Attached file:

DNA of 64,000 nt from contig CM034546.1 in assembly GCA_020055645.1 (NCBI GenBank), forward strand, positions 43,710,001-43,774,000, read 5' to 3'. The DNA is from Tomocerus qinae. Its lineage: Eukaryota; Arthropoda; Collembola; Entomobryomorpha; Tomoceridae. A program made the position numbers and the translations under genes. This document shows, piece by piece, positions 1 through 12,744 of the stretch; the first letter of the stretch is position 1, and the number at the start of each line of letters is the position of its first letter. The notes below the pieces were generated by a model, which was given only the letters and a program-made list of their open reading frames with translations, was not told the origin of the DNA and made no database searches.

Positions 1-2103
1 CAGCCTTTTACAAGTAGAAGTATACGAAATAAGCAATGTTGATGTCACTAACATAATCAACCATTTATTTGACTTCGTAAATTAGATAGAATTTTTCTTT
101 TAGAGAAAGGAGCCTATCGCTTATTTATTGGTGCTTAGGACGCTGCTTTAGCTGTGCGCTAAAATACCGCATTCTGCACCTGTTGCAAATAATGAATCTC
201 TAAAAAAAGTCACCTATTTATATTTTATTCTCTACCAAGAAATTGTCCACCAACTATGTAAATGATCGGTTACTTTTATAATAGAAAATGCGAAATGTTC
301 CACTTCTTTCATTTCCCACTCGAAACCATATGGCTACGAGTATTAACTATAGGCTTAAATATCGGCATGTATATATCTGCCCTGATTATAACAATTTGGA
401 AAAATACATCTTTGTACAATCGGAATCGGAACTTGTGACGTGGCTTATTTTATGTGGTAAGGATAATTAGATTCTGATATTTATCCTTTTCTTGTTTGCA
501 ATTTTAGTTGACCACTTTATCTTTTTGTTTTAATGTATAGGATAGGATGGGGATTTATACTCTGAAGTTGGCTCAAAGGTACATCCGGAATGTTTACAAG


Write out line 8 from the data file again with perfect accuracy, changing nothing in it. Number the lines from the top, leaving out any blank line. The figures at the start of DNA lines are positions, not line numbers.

501 ATTTTAGTTGACCACTTTATCTTTTTGTTTTAATGTATAGGATAGGATGGGGATTTATACTCTGAAGTTGGCTCAAAGGTACATCCGGAATGTTTACAAG